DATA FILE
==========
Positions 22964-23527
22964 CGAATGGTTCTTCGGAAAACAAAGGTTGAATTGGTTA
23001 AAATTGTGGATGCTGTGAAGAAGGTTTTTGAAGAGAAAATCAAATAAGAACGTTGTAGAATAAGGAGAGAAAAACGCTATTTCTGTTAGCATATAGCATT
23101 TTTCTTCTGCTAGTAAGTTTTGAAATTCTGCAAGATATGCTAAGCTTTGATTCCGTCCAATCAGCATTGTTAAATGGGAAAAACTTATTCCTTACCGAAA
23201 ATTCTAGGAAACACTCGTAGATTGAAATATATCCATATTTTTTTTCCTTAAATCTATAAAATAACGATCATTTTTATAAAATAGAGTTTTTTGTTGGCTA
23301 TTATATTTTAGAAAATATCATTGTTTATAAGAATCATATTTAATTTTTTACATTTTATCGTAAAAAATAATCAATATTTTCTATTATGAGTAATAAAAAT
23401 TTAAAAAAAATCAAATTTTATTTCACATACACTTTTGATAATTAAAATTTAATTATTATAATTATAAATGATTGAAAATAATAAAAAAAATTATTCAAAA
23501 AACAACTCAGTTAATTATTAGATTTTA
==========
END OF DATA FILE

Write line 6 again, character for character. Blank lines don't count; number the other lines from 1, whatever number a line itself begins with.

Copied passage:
23301 TTATATTTTAGAAAATATCATTGTTTATAAGAATCATATTTAATTTTTTACATTTTATCGTAAAAAATAATCAATATTTTCTATTATGAGTAATAAAAAT